[Image of table leg courtesy of Doreen Larsen Riedel; with thanks to Ship Modeler for his thoughts on this artifact.]

Friday, August 14, 2015

Where should the searchers search?

With the approach of the 2015 dive season, it won't be long before Ryan Harris, Marc-André Bernier, and the rest of the Parks Canada team return to HMS "Erebus" to renew their search for artifacts. This fabled vessel, certainly, has a wealth of secrets to tell -- but where to begin? Even with ideal conditions, the window for open-water dives is a limited one, and time will always be of the essence.

My personal expectation is that they will start with the stern of the ship. In the debris near there, we've already seen what looks like a table leg from a table shown in Sir John Franklin's cabin. Given the damage to this area, other items -- maps, log-books, and personal effects -- that were stored in Franklin's cabin are most likely to be found here. And, though the damage is regrettable, it's much easier to dive safely when one doesn't have to worry about enclosed spaces and diver safety. Small items that might otherwise escape notice -- message cylinders, eyeglasses, or (should they have been made and left behind) Daguerreotype plates, would all be much more readily found if one can sift freely through the silt, which itself forms an excellent preservative.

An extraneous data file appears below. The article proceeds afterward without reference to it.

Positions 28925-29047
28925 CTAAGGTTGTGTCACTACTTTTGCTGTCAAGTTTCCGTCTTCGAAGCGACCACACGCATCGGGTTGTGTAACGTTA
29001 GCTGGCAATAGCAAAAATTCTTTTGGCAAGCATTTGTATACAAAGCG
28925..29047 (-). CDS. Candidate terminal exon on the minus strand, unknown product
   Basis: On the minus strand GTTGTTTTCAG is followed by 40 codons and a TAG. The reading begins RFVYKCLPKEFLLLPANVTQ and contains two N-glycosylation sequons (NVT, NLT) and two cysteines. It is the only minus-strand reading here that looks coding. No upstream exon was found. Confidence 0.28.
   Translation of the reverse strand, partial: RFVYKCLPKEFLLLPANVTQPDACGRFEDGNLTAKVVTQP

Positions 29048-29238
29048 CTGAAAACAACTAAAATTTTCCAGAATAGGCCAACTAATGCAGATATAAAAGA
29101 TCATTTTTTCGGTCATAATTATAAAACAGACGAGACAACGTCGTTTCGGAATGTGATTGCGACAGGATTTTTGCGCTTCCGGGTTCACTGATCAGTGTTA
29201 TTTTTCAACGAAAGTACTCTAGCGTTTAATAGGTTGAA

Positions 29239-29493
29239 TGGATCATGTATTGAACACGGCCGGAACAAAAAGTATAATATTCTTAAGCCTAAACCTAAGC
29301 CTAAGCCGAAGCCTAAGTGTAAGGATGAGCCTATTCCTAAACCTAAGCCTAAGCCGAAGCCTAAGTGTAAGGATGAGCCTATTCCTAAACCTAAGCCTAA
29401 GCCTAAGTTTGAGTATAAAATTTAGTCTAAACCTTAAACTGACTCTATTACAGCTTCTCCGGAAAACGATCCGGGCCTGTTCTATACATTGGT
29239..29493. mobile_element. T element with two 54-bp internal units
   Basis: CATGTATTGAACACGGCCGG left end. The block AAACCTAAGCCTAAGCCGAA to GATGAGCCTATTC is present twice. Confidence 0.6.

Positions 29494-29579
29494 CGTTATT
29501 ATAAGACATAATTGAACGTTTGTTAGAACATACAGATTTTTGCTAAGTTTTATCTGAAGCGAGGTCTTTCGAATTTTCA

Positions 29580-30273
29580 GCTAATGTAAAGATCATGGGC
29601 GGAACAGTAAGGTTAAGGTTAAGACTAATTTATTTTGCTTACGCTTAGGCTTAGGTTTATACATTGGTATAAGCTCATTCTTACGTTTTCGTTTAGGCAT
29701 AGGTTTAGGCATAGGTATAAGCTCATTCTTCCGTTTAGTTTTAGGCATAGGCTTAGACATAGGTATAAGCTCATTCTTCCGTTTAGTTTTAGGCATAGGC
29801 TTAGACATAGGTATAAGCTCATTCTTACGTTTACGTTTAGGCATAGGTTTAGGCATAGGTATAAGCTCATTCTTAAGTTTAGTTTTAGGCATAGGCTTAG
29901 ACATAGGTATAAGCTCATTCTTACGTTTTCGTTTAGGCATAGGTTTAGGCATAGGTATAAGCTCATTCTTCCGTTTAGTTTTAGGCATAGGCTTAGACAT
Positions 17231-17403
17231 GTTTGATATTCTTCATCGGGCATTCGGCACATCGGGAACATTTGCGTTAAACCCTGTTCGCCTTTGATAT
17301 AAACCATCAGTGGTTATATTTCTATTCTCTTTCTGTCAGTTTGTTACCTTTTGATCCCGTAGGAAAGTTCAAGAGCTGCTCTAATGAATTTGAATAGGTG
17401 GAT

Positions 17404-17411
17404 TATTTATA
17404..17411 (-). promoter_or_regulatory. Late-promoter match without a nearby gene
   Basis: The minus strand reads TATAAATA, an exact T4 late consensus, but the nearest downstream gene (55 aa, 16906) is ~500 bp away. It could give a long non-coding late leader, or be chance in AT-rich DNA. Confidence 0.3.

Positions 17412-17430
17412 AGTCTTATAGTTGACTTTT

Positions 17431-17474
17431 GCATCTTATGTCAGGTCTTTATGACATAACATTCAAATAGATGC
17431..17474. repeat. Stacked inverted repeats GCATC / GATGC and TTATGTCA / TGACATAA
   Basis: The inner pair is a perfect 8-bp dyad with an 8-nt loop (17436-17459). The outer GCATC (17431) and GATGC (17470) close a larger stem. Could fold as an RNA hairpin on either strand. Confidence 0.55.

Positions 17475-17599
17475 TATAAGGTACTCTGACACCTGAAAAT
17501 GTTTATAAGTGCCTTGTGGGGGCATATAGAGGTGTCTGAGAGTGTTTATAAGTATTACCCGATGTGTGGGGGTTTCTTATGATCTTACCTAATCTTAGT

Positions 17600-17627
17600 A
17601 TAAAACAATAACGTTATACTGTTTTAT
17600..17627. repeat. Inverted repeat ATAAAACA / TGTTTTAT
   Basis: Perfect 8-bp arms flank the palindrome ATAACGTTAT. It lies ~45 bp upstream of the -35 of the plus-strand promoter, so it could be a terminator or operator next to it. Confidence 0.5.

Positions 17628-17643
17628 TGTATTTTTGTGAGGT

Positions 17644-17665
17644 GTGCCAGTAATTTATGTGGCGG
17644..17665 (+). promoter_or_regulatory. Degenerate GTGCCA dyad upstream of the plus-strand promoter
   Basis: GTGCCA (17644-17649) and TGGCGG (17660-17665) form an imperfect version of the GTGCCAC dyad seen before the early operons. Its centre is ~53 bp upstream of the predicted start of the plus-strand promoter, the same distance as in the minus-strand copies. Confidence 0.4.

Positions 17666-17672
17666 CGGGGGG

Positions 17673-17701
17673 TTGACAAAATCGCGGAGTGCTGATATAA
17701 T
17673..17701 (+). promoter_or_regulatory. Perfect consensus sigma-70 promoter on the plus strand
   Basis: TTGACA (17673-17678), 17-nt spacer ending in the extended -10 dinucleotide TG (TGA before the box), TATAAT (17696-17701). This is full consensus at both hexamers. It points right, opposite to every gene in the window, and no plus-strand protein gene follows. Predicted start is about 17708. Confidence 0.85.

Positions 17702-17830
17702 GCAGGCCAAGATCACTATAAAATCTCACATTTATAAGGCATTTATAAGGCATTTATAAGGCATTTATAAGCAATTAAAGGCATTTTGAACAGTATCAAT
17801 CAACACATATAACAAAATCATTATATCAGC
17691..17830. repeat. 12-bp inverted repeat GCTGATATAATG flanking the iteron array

Secondly, it looks to me as though it may be quite possible that the ship's modified railway engine may be in this vicinity, or at least visible from there. Given its weight, and that fact that it was primarily secured in place by bulk alone, I'd think that there's a fair chance that it has settled to the aft of its original, installed location. It may be too delicately situated to move, but detailed imagery could help confirm the type of engine used, and settle many decades of research and speculation.

If time allows, it would be ideal to also search the officers' cabins, particularly Fitzjames's -- and they would be next in proximity if the search moves in a forward direction. It may be difficult for divers to enter the main area below decks, but if they can direct an ROV into that area, some imagery of the Fraser stove, which we've been told is still in situ, would be wonderful.

Lastly, it would be invaluable to account for as many of the ship's anchors as possible. To know whether any shows signs of deliberate deployment may well be -- until some detailed journal or log is retrieved -- the best evidence as to whether "Erebus" was piloted, or drifted to its present location (as would be the status of the removable rudder, as a commenter below pointed out!).